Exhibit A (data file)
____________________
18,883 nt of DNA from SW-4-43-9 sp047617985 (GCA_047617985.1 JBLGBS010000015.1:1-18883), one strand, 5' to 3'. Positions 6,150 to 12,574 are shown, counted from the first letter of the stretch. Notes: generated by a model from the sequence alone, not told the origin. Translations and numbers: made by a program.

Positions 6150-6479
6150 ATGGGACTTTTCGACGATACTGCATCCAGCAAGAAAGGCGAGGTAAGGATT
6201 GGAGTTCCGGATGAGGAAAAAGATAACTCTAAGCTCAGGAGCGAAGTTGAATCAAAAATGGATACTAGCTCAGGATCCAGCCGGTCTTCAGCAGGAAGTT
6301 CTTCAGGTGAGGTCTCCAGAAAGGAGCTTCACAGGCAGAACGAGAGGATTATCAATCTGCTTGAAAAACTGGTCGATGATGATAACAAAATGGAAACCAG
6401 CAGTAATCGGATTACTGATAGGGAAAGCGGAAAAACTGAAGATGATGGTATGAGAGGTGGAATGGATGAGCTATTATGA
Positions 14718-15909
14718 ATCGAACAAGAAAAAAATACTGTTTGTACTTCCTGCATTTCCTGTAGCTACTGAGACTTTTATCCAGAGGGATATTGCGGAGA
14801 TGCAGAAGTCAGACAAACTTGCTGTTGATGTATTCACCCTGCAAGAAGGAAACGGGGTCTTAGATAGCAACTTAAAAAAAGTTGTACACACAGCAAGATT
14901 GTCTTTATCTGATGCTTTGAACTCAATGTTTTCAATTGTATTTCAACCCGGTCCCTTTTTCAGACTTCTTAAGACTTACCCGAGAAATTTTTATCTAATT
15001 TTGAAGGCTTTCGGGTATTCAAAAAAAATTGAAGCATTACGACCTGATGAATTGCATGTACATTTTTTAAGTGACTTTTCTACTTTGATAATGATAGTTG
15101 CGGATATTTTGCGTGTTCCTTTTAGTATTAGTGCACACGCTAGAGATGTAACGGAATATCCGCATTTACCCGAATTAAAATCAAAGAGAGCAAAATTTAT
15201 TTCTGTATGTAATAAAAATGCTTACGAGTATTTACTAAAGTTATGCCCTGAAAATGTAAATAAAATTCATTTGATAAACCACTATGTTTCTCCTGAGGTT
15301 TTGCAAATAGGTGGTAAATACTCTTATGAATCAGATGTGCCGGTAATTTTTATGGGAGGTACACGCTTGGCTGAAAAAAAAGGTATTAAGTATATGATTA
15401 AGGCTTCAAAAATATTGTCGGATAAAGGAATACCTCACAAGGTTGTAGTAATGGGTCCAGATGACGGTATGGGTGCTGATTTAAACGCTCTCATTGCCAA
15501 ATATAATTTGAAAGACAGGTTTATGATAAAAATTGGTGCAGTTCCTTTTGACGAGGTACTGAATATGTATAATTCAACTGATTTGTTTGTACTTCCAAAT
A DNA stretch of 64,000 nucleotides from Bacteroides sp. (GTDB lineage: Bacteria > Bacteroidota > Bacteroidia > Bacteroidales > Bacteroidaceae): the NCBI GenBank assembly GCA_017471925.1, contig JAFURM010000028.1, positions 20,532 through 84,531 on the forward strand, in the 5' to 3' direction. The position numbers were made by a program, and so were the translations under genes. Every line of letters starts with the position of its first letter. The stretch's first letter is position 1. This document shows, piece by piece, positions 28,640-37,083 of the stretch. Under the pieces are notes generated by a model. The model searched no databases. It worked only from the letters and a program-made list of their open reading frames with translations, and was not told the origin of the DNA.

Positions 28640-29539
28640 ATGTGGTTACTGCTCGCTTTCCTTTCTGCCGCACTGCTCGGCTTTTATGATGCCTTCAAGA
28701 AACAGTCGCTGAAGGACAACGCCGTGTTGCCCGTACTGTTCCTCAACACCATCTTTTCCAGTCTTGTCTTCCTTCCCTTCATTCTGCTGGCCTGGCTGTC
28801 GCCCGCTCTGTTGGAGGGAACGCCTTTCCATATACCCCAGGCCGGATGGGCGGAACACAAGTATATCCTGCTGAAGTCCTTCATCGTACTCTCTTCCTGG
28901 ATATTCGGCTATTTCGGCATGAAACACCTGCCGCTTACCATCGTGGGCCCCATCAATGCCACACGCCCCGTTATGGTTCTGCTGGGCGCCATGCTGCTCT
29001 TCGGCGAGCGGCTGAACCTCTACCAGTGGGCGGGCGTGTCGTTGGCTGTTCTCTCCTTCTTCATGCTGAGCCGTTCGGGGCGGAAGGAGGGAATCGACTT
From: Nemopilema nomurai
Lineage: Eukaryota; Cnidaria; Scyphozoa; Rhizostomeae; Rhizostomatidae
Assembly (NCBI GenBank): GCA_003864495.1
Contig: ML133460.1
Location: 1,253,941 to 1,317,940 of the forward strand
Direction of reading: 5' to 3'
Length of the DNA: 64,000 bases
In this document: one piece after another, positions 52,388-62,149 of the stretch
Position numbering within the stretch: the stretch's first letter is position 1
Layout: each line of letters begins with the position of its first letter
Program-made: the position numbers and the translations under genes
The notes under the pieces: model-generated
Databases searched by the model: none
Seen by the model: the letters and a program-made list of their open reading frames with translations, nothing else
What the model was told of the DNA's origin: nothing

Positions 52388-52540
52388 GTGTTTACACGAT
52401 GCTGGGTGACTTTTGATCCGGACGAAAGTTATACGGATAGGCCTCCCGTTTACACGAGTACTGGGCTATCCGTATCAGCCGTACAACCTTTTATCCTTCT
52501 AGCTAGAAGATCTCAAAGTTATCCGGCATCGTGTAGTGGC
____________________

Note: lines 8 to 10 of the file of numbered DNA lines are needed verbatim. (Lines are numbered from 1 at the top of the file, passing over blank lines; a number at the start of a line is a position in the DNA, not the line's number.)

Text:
14718 ATCGAACAAGAAAAAAATACTGTTTGTACTTCCTGCATTTCCTGTAGCTACTGAGACTTTTATCCAGAGGGATATTGCGGAGA
14801 TGCAGAAGTCAGACAAACTTGCTGTTGATGTATTCACCCTGCAAGAAGGAAACGGGGTCTTAGATAGCAACTTAAAAAAAGTTGTACACACAGCAAGATT
14901 GTCTTTATCTGATGCTTTGAACTCAATGTTTTCAATTGTATTTCAACCCGGTCCCTTTTTCAGACTTCTTAAGACTTACCCGAGAAATTTTTATCTAATT